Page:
For all of you MakerBot Thingiverse fans, we’re also happy to announce a new version of the Thingiverse app for Android. Use it in tandem with MakerBot Mobile for Android to print 3D models directly from Thingiverse. Just select the Print Now button in Thingiverse 1.3, which will automatically open MakerBot Mobile for Android and prepare your model for 3D printing.

We’re Just Getting Started
This is just the beginning for MakerBot Mobile for Android. In the near future, we’ll be introducing features for exploring Thingiverse, and the ability to start a print on the go using any 3G or 4G connection. In the meantime, use the Thingiverse app for Android to get a jump-start on your 3D model collection, and keep your eye out for these updates.

Fritzing is out with a new release including Arduino Yún microcontroller!

via Arduino Blog

Fritzing is an open-source hardware initiative that makes electronics accessible as a creative material for anyone. You can easily learn how to build a circuit for you project and also design your own PCB.

Last week, the Fritzing team announced the new release with a number of new parts, especially a number of popular microcontrollers, among which also Arduino Yún:

We have upgraded to their latest version Qt5, which brings stability and speed improvements (especially for Mac OS X users). This also enables us to port fritzing to Android, iOS, etc.

You can download Fritzing 0.9.0b at this link.

 

Create interactive graphs logging Arduino data with Plotly

via Arduino Blog

Plotly

Plotly is  a platform for analyzing and beautifully visualizing data imported from Excel spreadsheets, CSV, TSV, Matlab data files, MS Access, text but also data streaming from any hardware device. Matt, one of the co-founders wrote us that they’ve  just released a beta of the Arduino API, that allows to continuously transmit data or transmit a single chunk of data from Arduino and then make interactive graphs in the browser.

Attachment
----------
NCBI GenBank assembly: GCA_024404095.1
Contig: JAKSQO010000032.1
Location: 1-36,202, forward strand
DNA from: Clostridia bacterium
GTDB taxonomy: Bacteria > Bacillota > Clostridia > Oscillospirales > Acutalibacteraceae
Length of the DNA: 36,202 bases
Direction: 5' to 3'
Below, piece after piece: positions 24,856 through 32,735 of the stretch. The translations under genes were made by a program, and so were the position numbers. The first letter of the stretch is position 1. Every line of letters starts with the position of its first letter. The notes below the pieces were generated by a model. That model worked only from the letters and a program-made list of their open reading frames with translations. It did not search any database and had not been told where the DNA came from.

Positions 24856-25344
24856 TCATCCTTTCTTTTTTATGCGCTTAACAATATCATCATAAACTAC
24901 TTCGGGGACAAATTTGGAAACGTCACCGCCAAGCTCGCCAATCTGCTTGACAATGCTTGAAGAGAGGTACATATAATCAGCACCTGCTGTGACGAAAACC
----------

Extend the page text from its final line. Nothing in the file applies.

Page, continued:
They’re a quite new startup (just three months in) so if you are a scientist, student, engineer, analyst, maker and you haven’t test it yet, give it a try!

 

Arduino IDE 1.0.5 is released!

via Arduino Blog

We’re happy to announce the release of a new version of the Arduino software, version 1.0.5. Barring any unexpected bugfixes, this is the final planned release of the 1.0 series of the IDE. Future releases will be from the 1.5 branch that has been in beta since last summer.

With that excitement out of the way, let’s get to the new features :

  •  New library import functionality to install libraries directly from a .zip file in the IDE. You can see more information about this on the installing 3rd party libraries page.
  • A Windows installer, which will hopefully streamline the process of setting up the IDE and drivers.
  • Windows signed drivers. This means Windows 8 will no longer prevent you from installing Arduino drivers.
  • The application is signed for OSX 10.8 (this was part of 1.0.4, but we thought it was so nice it deserved another mention).
  • Updated WiFi library with UDP support.
  • Support for the Arduino Robot and TFT screen. The TFT library is based on a number of Adafruit libraries, and the Robot library relies on many 3rd party libraries.
  • Various bugfixes and optimizations, look at the release notes for a complete description.

Special thanks to everyone who contributed on this release. You rock.

Future releases of the IDE will support multiple architectures (like the ARM used in the Due). There is also a new library and 3rd party board implementation being introduced. You can read more about these on the 1.5 library specification and 3rd party hardware support pages

You can download Arduino 1.0.5 from the software page.

 

Showcase your project: ListComPorts per Windows

via Arduino Blog

Marco Lai ci propone un software da lui sviluppato per semplificare la gestione delle porte COM su di un sistema Windows, nel caso vengano utilizzate differenti schede Arduino in una volta sola:

Spesso mi capita di usare diversi tipi di Arduino collegati allo stesso pc e diventa abbastanza frustrante capire quale sia la relativa porta COM, dato che nell’IDE viene elencato il nome della porta senza la descrizione del tipo di dispositivo associato.
Quindi devo accedere a gestione dispositivi e controllare nella voce Port (COM e LPT) quale sia questa associazione, in modo da caricare gli sketch sui giusto relativi dispositivi.
Il problema poi aumenta quando collego e scollego le schede dalla porta usb, magari invertendo l’ordine sulle porte, ottenendo così nuovi assegnamenti di COM che mi costringono a tenere aperta la finestra gestione dispositivi.